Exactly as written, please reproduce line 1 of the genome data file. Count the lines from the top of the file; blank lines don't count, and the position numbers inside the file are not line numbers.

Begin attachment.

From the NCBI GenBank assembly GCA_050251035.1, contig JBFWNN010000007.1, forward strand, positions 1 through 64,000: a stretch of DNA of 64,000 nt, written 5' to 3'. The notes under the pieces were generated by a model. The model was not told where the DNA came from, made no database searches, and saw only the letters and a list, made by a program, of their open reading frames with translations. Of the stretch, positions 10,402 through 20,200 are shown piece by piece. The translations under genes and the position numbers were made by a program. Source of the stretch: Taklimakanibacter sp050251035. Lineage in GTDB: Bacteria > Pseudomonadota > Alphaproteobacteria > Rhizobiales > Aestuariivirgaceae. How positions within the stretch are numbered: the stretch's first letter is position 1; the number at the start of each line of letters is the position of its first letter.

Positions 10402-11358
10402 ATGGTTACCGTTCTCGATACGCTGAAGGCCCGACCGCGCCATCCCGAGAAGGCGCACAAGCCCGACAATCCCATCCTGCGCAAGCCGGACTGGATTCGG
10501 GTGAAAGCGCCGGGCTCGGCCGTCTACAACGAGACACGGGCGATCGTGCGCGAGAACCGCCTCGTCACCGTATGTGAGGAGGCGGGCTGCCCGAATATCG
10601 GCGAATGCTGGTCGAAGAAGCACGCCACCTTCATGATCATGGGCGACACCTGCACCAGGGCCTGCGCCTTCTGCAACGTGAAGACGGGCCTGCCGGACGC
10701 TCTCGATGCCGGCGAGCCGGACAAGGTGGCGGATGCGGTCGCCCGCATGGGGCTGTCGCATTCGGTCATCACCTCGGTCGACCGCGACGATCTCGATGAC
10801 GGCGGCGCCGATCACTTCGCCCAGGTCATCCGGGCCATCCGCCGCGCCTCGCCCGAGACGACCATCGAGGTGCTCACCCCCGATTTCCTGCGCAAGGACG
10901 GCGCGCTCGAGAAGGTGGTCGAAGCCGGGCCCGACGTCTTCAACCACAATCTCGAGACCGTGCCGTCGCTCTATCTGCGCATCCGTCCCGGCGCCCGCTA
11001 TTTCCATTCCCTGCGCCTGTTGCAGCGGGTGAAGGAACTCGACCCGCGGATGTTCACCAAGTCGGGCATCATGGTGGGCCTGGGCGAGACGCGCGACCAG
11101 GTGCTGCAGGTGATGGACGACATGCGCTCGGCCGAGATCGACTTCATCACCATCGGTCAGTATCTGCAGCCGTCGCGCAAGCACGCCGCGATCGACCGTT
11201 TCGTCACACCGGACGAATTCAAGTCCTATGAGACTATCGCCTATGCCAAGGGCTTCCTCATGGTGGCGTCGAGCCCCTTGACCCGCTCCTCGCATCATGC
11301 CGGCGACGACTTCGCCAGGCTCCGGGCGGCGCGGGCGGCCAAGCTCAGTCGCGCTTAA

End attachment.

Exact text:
From the NCBI GenBank assembly GCA_050251035.1, contig JBFWNN010000007.1, forward strand, positions 1 through 64,000: a stretch of DNA of 64,000 nt, written 5' to 3'. The notes under the pieces were generated by a model. The model was not told where the DNA came from, made no database searches, and saw only the letters and a list, made by a program, of their open reading frames with translations. Of the stretch, positions 10,402 through 20,200 are shown piece by piece. The translations under genes and the position numbers were made by a program. Source of the stretch: Taklimakanibacter sp050251035. Lineage in GTDB: Bacteria > Pseudomonadota > Alphaproteobacteria > Rhizobiales > Aestuariivirgaceae. How positions within the stretch are numbered: the stretch's first letter is position 1; the number at the start of each line of letters is the position of its first letter.